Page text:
* Posts by diodesign

1202 posts • joined 21 Sep 2011

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Win 95 code gaffe nearly made Stuxnet Suxnet, say infosec blokes

diodesign
(Written by Reg staff) Silver badge

Re: Re: Luck, or Unicode? Neither - just accurate coding to the API.

Sure, but the point is: we were told this worm would try to install itself on Windows 9x, when the shown dwPlatformId check clearly stops that.

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diodesign
(Written by Reg staff) Silver badge

Re: Interesting bug. Too bad it wouldn't have had the results described.

Indeed – we've added a bootnote.

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diodesign
(Written by Reg staff) Silver badge

Re: Luck, or Unicode?

Thanks, fellas. We took a closer look at the code – and something's not right. We've added a bootnote.

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Windows 10 Device Guard: Microsoft's effort to keep malware off PCs

diodesign
(Written by Reg staff) Silver badge

Re: Kernel has control

"Of course, the kernel can stop the Device Guard VM and replace it with another."

No, that's not possible according to Microsoft's design. Read the article again, please, I think you missed an important point.

There's an always-on hypervisor, which runs under the kernel and Device Guard. Device Guard is allocated its 'secured' corner, the kernel gets the rest. The kernel controls the vast majority of the machine as a result, but the barrier between the kernel and Device Guard isn't controlled by the kernel. That separation is enforced by the hypervisor.

I didn't want to bog down the story with an OS development 101 class, so I kept it simple. But I think it's all clear if you read it through.

This is all in theory: as linked to in the article, previous secure execution environments on other platforms have been popped by bugs in the interface between the two sandboxes.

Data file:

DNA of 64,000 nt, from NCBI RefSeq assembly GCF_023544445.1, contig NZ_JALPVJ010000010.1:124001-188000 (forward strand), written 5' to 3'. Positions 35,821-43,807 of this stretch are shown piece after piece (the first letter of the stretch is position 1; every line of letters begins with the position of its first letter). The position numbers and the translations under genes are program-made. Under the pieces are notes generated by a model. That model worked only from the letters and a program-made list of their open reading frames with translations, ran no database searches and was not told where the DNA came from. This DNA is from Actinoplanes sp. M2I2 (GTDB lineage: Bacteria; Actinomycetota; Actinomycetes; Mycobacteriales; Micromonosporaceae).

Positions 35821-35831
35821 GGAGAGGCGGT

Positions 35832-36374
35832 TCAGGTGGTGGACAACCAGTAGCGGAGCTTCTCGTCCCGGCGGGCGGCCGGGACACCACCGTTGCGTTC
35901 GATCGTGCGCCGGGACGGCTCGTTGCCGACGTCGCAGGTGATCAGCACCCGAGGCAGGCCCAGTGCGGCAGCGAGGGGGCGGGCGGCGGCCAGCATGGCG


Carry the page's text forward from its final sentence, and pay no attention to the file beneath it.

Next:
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FBI alert: Get these motherf'king hackers off this motherf'king plane

diodesign
(Written by Reg staff) Silver badge

Re: Either

This is also the same FBI that thinks North Korea hacked Sony Pictures.

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One small shot for Man, one espresso maker IN SPAAACE: Dragon snatched by ISS

diodesign
(Written by Reg staff) Silver badge

Re: No cappucino of course

That's a hell of a first post, artificial bitterness. Welcome aboard!

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Google drives a tenth of news traffic? That's bull-doodie, to use the technical term

diodesign
(Written by Reg staff) Silver badge

Re: Whatever you wish to measure, you will

Sorry for any confusion: when we say search traffic, we mean people searching for things like "hp notebooks", and Google pushing news articles about HP netbooks to the top of the results. People click on those, and that's your traffic.

For example, if you Google search right now for "Nvidia's GTX 900" the top hit is The Register's article on the open-source Nvidia Linux driver faff. If you search for "Miliband Cameron poll" you may get a Guardian article about the UK election campaign. That's search traffic. A stupid number of people use Google so getting even a tiny slice of that each month is valuable to publishers.